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Dallas woman who was shot at protest shielded 4 sons

DALLAS (AP) — A 37-year-old Texas woman threw herself over her four sons when a gunman opened fire on a downtown Dallas protest march, leaving her with a shattered leg and one of the boys spattered in blood, her family said Friday.

Shetamia Taylor generally shied away from marches and rallies, but she took her sons — ages 12, 13, 15 and 17 — to the protest because she was "fed up" after two black men were fatally shot by police, her family said.

Then someone opened fire.

"She jumped on top of them to cover them when the bullets started flying everywhere," her sister Theresa Williams told The Associated Press outside of Baylor Medical Center, where Taylor, who is black, was recuperating from an early-morning surgery on her shattered right tibia.

Taylor's 15-year-old son, Andrew, was spattered with her blood, Williams said, and after Taylor fell from the impact of the shot, he ran to her and cradled her neck.

"She's got four boys who she just wants to be able to be peacefully out here in the world," Williams said.

Andrew and 13-year-old Jauan went to the hospital with Taylor on Thursday, but 12-year-old Jamar and 17-year-old Kavion were separated from their family amid the chaotic aftermath of the shooting, and fled to a downtown hotel to take cover. They were stuck behind a police barricade until around 4 a.m., when their father was able to pick them up, Williams said.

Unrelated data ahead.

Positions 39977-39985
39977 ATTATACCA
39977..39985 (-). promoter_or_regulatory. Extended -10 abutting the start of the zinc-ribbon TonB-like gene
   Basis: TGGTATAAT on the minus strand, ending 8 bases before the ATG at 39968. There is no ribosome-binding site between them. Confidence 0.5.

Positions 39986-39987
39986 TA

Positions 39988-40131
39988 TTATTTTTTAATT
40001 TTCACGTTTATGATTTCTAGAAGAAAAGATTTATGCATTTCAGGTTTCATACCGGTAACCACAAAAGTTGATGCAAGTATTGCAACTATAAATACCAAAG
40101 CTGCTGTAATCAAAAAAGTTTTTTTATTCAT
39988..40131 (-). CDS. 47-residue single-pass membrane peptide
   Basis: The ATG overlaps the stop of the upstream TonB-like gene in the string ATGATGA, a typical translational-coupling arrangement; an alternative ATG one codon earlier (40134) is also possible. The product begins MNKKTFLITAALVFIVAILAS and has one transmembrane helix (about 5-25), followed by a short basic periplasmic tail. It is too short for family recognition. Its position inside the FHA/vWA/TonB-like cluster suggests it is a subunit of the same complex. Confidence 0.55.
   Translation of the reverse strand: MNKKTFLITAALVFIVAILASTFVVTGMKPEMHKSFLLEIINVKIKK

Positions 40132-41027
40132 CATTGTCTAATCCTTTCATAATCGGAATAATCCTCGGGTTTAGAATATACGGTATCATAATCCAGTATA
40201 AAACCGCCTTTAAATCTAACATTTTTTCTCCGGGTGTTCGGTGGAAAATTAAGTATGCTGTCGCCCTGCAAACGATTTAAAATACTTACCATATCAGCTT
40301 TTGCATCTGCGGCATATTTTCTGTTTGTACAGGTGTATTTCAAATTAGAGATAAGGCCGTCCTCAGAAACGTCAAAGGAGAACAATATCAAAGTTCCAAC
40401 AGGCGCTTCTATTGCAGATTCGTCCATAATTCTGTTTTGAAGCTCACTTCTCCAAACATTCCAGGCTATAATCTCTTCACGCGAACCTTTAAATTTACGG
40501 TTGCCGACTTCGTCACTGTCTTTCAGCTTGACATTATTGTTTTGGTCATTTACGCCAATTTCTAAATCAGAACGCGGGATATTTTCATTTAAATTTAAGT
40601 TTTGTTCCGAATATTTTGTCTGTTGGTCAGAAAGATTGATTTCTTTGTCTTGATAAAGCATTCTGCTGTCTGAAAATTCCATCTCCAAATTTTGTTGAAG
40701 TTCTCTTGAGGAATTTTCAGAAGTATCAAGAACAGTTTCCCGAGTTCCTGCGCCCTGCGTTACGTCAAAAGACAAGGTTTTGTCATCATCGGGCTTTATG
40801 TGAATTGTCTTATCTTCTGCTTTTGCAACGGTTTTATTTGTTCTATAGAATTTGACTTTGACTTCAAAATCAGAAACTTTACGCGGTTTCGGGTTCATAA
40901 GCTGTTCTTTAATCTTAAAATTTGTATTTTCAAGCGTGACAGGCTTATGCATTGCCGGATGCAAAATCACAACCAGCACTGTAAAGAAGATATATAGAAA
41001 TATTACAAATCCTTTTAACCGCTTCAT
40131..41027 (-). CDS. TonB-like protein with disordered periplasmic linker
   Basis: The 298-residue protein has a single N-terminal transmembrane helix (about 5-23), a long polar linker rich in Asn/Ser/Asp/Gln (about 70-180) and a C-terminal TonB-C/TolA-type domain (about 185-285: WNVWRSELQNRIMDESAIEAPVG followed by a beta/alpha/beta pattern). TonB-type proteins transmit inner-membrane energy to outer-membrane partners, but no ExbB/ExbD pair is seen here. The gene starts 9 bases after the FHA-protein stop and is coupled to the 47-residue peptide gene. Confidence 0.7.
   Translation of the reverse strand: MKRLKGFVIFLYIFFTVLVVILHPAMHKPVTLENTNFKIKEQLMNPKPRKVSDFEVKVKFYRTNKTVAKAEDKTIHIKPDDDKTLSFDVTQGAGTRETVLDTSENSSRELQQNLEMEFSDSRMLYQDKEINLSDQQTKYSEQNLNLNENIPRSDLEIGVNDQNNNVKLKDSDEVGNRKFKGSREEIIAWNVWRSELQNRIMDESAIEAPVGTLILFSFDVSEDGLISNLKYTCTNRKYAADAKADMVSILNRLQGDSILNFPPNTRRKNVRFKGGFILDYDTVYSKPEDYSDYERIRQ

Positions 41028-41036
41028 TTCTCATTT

The gunfire left five Dallas officers dead and seven injured, along with Taylor and another civilian. Authorities have said that 25-year-old Micah Johnson, a black man who lived in the Dallas suburb of Mesquite, acted alone in the shootings. He was killed by police after a standoff.

Sherie Williams, Taylor's other sister, could hardly believe it when she heard late Thursday that her sister, an Amazon employee, had been shot, a little more than a year since her 26-year-old son, Kavaarian Williams, was shot in a drive-by in downtown Minneapolis, where the sisters grew up.

Her four adult children "can't sleep because of what's going on," and worry about their own children, she said.

"They can't take them to the park because they're not sure who's going to be shooting," Sherie Williams said.


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